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US Payrolls soft but UR at record-low in January – BBVA

Discussion in 'Fundamental Analysis' started by FXStreet_Team, Feb 8, 2016.

  1. FXStreet_Team

    FXStreet_Team Well-Known Member Trader

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    Research Team at BBVA, notes that US’s January employment report was softer-than-expected, with nonfarm payrolls up 151K and private payrolls up 158K.

    Key Quotes

    “The remainder of the report, however, demonstrated that the labor market remains firm. The
    unemployment rate dropped to 4.9% (an eight-year low), while the participation rate rose to 62.7%, meaning that more people are finding jobs and entering the workforce. Wage growth was also strong, with a sharp 0.5% MoM increase, perhaps driven by state, city, and company-level minimum wage increases that have made headlines recently. The average workweek increased slightly to 34.6 hours, indicating that employers may be opting to increase hours rather than hire new personnel.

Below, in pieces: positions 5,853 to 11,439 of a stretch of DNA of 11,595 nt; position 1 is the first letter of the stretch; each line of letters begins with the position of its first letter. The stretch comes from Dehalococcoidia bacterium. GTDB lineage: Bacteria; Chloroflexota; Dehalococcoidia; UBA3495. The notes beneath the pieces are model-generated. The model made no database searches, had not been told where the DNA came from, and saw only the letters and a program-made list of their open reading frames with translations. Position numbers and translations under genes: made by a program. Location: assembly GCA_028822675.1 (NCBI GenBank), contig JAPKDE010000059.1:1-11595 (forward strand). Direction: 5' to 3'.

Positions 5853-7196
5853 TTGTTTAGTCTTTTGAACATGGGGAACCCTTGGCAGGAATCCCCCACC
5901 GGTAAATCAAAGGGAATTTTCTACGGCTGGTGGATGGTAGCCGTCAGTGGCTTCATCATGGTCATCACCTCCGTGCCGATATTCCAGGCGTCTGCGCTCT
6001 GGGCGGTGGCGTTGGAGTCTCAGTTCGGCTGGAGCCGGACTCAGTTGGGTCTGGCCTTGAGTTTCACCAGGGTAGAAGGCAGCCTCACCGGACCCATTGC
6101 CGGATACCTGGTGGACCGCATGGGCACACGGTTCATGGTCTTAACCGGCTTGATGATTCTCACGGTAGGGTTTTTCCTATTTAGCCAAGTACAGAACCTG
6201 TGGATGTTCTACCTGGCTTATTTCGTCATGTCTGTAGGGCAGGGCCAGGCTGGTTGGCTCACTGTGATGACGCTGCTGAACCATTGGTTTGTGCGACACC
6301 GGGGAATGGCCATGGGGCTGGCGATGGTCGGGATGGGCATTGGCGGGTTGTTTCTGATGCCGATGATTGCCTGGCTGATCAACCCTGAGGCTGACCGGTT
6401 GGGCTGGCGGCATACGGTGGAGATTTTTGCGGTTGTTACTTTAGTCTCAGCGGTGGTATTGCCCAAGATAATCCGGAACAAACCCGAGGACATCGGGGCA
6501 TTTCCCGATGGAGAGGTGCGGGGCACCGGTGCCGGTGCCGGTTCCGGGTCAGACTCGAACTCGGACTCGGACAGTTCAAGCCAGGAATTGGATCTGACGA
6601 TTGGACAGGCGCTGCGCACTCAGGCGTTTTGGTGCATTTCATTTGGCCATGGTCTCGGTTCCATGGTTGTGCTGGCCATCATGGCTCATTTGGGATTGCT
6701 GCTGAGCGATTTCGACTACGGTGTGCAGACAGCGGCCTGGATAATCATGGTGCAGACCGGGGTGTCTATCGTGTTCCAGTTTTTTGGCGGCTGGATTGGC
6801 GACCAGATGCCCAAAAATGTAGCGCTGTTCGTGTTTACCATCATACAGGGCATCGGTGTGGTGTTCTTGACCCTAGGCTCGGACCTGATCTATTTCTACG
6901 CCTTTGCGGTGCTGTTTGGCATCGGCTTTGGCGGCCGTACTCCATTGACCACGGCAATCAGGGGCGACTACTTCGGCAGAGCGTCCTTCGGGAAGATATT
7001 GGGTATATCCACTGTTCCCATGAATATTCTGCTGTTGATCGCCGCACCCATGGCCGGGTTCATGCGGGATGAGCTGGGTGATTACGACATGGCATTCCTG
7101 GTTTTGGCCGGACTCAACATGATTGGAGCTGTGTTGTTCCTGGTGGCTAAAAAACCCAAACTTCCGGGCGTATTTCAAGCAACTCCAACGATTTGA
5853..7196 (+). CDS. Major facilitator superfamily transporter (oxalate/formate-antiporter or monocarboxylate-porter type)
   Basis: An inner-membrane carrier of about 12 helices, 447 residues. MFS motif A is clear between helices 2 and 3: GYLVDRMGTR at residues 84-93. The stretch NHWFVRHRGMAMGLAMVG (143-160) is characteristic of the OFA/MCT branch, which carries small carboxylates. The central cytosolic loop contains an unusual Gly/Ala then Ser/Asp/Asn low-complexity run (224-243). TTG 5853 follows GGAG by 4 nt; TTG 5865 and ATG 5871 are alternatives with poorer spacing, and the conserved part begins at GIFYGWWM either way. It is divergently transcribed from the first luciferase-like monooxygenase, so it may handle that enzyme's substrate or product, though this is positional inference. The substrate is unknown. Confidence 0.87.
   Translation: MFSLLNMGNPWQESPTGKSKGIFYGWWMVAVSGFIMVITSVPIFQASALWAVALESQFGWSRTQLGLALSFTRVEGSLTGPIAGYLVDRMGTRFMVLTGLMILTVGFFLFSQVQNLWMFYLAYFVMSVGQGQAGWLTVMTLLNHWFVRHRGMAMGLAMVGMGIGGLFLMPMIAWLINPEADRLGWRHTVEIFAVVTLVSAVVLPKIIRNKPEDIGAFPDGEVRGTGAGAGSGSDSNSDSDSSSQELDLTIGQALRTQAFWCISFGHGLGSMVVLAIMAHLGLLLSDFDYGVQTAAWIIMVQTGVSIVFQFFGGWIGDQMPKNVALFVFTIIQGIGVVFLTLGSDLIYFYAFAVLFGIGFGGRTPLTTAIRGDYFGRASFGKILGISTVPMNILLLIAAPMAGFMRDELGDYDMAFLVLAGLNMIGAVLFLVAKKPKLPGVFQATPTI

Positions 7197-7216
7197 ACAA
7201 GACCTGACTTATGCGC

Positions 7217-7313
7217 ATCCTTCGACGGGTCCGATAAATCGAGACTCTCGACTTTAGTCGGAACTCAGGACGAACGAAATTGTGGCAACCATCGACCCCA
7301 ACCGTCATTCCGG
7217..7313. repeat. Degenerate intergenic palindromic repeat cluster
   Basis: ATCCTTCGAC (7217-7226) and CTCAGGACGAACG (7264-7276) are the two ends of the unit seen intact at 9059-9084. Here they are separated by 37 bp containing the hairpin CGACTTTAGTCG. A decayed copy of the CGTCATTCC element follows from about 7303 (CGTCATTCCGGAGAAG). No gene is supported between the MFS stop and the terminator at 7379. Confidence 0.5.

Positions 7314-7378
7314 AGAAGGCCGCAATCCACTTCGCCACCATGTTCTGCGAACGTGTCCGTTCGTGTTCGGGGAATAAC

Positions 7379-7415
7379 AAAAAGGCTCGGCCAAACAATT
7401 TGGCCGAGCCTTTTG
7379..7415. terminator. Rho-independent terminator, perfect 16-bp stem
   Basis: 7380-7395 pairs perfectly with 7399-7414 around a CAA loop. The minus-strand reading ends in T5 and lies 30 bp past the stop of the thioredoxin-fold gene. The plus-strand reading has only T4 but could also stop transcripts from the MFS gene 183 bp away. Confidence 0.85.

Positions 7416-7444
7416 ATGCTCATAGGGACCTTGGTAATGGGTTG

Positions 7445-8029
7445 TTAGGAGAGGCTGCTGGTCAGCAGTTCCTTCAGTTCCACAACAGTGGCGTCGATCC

Despite prolonged weakness in manufacturing, employment in the sector was a strong point in this report, with payrolls jumping 29K—the highest MoM increase since November 2014. Employment in the other good producing sectors was soft though, with construction payrolls up 18K after heavy gains in 4Q15 resulting from unseasonably warm weather, and mining payrolls down 7K, dropping for the 16th month in a row. The service sector was responsible for most of January’s payroll gains, with especially strong showings in retail trade and leisure and hospitality.

    This employment report also includes a special bonus—BLS’s annual revisions that smooth the data for seasonal volatility and adjust for new population estimates. The result of the revisions was relatively minor; however, the YoY change in nonfarm payrolls for 2015 increased 85K to 2.7 million, while the civilian labor force rose by 218K and the count of those not in the labor force was up 47K.

    January’s relatively weak job growth overshadows an otherwise solid employment report. Strong wage growth offers some support for further rate hikes this year, but inflation remains well below the Fed’s target. We maintain our expectations for two more rate hikes this year, one perhaps in 1H16.

    Our baseline scenario assumes 2% employment growth in 2016, down from 2.1% in 2015, with an average unemployment rate of 4.9% for the year. This plays into the assumption that labor force participation is at the very least stabilizing at low levels, and may even continue picking up gradually throughout the year. Ultimately, this will limit the speed at which the unemployment rate continues to decline in 2016 as more people reenter the workforce and begin looking for jobs once again.”
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